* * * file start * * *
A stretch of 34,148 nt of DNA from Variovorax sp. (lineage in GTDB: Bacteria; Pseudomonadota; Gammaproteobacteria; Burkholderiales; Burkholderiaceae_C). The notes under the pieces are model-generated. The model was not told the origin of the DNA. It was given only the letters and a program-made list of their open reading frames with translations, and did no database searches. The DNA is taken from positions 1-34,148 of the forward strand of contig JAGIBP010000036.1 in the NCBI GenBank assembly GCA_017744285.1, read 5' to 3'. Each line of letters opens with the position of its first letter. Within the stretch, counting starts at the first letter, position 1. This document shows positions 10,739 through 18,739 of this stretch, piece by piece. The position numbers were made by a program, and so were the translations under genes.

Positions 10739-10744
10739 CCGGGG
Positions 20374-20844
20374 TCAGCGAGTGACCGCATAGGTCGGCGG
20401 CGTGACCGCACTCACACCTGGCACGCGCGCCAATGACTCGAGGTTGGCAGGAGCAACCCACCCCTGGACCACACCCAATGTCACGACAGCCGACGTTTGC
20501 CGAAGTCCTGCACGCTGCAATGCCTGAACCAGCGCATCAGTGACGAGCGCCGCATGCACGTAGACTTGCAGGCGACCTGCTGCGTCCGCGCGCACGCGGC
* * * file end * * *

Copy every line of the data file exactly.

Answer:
A stretch of 34,148 nt of DNA from Variovorax sp. (lineage in GTDB: Bacteria; Pseudomonadota; Gammaproteobacteria; Burkholderiales; Burkholderiaceae_C). The notes under the pieces are model-generated. The model was not told the origin of the DNA. It was given only the letters and a program-made list of their open reading frames with translations, and did no database searches. The DNA is taken from positions 1-34,148 of the forward strand of contig JAGIBP010000036.1 in the NCBI GenBank assembly GCA_017744285.1, read 5' to 3'. Each line of letters opens with the position of its first letter. Within the stretch, counting starts at the first letter, position 1. This document shows positions 10,739 through 18,739 of this stretch, piece by piece. The position numbers were made by a program, and so were the translations under genes.

Positions 10739-10744
10739 CCGGGG
Positions 20374-20844
20374 TCAGCGAGTGACCGCATAGGTCGGCGG
20401 CGTGACCGCACTCACACCTGGCACGCGCGCCAATGACTCGAGGTTGGCAGGAGCAACCCACCCCTGGACCACACCCAATGTCACGACAGCCGACGTTTGC
20501 CGAAGTCCTGCACGCTGCAATGCCTGAACCAGCGCATCAGTGACGAGCGCCGCATGCACGTAGACTTGCAGGCGACCTGCTGCGTCCGCGCGCACGCGGC